For now, it’s back to work on supporting our fantastic beta customers, and spreading the word to more local food distributors who might make use of our system – please feel free to share with your networks if you might know someone who would like to change the food system for the better!

Mapping a peer-to-peer food system of the future

Twitter Hashtags for Local Food!

Twitter bird hovers holding #LocalFood signHashtags are a great way to follow specific areas of interest on Twitter, so here’s our run down of hashtags we follow to keep up on the amazing work going on around the world in the local & organic food movement.  Set up a couple of feeds in tweetdeck / hootsuite, and watch the good news roll in!

 

We’ve also been curating a list of people who talk & work on creating a people & planet friendly food system for you to follow.

 

General Farming & Agriculture:

#agriculture / #farming – very general catch all for Agriculture / Farming tweets

#food – general catch all for all things food

#agchat#foodchat – hosted by AgChat.org (“The AgChat Foundation is designed to help those who produce food, fuel, fiber and feed tell agriculture’s story from their point of view.”) – disclaimer: AgChat is sponsored by several corporate & Government interests, but there’s some interesting discussions on both sides of the fence.

#AgChatOz – spurned off the back of the success of the above – this is the space for Australian Farmers & Ag professionals to connect around their home country’s specific challenges and opportunities.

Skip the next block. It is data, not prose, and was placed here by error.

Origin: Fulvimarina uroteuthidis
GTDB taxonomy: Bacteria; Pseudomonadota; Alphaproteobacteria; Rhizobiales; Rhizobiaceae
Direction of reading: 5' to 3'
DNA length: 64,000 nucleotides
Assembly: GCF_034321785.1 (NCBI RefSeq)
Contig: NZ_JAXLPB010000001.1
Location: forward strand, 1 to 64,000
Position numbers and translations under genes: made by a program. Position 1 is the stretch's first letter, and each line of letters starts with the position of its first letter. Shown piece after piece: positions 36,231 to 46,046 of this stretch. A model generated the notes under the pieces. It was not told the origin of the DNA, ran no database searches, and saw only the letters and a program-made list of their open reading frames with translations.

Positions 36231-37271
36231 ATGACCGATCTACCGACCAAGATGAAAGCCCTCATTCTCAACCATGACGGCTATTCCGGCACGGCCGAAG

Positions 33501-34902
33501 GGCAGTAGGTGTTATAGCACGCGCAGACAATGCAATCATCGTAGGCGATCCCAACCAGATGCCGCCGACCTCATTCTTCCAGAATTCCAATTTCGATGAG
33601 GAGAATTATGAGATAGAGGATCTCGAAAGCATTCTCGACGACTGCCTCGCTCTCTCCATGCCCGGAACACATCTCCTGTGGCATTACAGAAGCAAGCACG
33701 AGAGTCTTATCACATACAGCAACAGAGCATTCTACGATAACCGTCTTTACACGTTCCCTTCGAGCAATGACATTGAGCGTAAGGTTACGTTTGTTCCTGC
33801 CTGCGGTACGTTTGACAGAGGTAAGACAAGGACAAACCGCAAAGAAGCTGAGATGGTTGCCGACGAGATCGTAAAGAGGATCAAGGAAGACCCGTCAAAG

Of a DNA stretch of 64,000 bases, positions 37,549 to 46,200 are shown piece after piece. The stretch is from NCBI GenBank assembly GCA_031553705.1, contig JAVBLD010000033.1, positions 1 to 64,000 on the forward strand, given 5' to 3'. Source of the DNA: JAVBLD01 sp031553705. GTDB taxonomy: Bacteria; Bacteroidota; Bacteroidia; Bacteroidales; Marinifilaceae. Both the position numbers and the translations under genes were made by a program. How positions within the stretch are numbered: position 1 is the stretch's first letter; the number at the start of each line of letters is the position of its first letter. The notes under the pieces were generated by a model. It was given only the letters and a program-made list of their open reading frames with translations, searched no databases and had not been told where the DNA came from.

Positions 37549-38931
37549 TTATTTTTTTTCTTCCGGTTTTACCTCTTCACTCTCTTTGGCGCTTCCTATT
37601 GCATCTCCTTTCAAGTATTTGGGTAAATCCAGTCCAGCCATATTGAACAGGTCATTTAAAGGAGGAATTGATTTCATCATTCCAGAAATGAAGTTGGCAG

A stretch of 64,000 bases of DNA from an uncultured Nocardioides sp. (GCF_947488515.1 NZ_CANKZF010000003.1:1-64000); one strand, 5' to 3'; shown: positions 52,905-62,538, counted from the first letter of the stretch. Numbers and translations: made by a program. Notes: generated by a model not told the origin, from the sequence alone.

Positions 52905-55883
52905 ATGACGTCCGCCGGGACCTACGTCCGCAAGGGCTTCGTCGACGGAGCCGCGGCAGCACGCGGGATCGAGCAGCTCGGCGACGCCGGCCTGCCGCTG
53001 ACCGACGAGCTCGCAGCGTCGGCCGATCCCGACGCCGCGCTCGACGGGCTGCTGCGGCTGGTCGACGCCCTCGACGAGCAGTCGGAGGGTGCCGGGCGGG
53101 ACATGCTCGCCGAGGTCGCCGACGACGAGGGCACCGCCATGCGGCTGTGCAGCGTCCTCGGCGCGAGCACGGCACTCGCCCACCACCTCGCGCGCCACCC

#AgriChatUK – likewise the need for connection and chatter in the UK farming community brought about this hashtag, you can read the full story here.

#AgGen – young farmers and the future of farming is discussed in this growing community. Started in the UK.

#AgChatNZ – Kiwi’s don’t like to miss out, so they spun out this hashtag to talk New Zealand farming. Largely facilitated by the Federated Farmers organisation, which is fairly conservative in their tastes, so tends to be fairly ‘conventional agriculture’ based. That said, there’s interesting work with Biological Farming in NZ, and we’re pushing hard for more Sustainable Ag content in the community too.

#goodfood – often used by daily tweeters to simply chat about their tasty dinners, but there’s quite a bit of use in relation to people & planet friendly food.

#foodbloggers – find & chat with people who blog about Food, there’s even an International Food Blogger conference organised by Foodista!

#SustainableAg / #SustAg – keep in touch with the Sustainable Agriculture discussion on these hashtags.

#Agroecology – keep an eye on this hashtag, as whilst it’s not highly used at the moment, it’s an emerging trend toward Regenerative Agriculture, with a focus on renewing the health of our soils.  Agroecology was identified by the UN Special Rapporteur for Food Security, as a key component in sustainable development, and got a fair bit of press at Rio+20.

#FoodSystem – a hashtag we believe will slowly rise in use, as the local food movement grows, and we understand that we live in a dynamic global food system.

#profood – recently on the rise, focused on all things organic, local & ethical in the food system!

 

Local Food

#localfood – complete with RT bot, the local food hashtag is growing in its use and conversations are often found around it.

#eatlocal – another prolifically used local food hashtag, well worth following!